A tutor at Art School, where I studied Fine Art, often said that ‘It always comes back to the landscape”, and I have found this to be so true. Nature of course has all the answers, if only we would stop to look and listen. If in need of that all too elusive bolt of inspiration I only have to change my immediate environment, take myself for a walk, people watch outside a café, visit a gallery or market, stare at the sea or get lost in the nearest green space, and I can feel re-charged. Sometimes it is just important to get out of your own head and be reminded of the bigger picture. Landscape, whether purposefully sought or intuitively gathered, provides a constant source of inspiration for me.
The moorland of “God’s Own County” provided a natural starting point for the colour palette of Wool Local, which is all made within 15 miles in Yorkshire. Heathered neutrals and pinkish hues on reflection of an early morning stomp across the dried bracken and rain soaked millstone grit of Ilkley Moor. Sometimes it is just about a literal translation of what is in front of you, and learning to trust your eye.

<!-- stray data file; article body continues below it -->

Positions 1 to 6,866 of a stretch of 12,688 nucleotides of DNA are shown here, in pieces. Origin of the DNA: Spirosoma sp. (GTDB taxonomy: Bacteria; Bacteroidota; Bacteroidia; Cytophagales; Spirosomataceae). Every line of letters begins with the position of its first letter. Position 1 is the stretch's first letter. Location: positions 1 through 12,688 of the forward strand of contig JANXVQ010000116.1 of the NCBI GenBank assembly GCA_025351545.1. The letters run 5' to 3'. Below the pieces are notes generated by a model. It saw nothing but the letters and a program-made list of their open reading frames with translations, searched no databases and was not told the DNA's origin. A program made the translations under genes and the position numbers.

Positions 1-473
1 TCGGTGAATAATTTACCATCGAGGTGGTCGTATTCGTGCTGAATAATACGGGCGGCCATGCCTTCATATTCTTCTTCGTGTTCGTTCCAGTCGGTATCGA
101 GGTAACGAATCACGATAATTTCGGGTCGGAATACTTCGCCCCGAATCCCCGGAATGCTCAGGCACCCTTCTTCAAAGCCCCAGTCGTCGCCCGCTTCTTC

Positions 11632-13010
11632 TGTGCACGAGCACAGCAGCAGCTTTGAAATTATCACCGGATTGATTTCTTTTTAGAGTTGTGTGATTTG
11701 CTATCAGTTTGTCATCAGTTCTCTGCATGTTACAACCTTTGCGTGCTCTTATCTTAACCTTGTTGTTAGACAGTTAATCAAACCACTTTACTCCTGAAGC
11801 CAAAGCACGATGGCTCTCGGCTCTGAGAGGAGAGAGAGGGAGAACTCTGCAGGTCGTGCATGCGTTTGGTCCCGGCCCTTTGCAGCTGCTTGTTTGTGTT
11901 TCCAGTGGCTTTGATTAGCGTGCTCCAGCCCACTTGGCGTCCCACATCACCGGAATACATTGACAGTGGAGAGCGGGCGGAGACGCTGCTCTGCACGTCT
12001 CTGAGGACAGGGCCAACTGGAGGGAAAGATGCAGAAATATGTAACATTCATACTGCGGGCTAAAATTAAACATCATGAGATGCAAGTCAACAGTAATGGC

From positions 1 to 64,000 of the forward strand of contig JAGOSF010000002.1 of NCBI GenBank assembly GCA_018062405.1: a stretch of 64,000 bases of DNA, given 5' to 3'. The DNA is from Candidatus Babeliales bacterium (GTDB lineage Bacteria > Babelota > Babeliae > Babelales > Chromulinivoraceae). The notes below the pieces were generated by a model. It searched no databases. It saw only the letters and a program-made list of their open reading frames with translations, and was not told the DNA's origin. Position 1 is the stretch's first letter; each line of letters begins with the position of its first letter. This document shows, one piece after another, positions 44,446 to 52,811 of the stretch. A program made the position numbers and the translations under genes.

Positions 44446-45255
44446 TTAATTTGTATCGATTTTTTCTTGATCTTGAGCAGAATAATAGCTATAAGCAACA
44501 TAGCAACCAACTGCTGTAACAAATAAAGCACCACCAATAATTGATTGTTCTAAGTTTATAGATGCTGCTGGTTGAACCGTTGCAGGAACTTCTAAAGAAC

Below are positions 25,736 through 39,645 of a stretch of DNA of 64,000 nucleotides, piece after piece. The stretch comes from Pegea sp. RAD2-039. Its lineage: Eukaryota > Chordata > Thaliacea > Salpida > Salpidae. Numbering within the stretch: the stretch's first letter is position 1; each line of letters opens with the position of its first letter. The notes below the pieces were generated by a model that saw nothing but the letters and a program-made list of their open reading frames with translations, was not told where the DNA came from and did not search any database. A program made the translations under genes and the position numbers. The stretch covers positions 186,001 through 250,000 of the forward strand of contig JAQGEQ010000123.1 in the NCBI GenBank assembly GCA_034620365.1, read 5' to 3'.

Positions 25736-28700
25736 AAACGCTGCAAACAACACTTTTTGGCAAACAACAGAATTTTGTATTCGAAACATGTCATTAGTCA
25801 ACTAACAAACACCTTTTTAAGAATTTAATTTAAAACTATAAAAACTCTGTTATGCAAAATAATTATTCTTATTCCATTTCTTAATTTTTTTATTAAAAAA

The 15% nettle content of Wild Wool got me reminiscing of childhood freedom, messing about outside, building forts, falling into beds of stinging nettles and searching for dock leaves nearby, nature’s own remedy. An English country walk, be it with the dog, to the end of the garden, or to the nearest village pub is rarely without a sighting of nettles in the hedgerows or overgrown verges of the road. And there are so many ways to walk through the urban, suburban or country landscapes. The colour names of Wild Wool you will notice then are all taken from walking terms – ways of moving through the landscape, which are themselves evocative of moods and personalities. Of course ‘Swagger’ is a bold orange colour – confident and energetic. Wassily Kandinsky, the Russian abstract artist, wrote that ‘Orange is like a man convinced of his own powers’. Whereas ‘Meander’ is a gentle and serene pale blue with tones of grey and black, not quite one thing or the other. My designs knitted in Wild Wool are consequently named after places that I enjoy mooching, dawdling and ambling, places so familiar to me and yet where there is still so much ground to cover.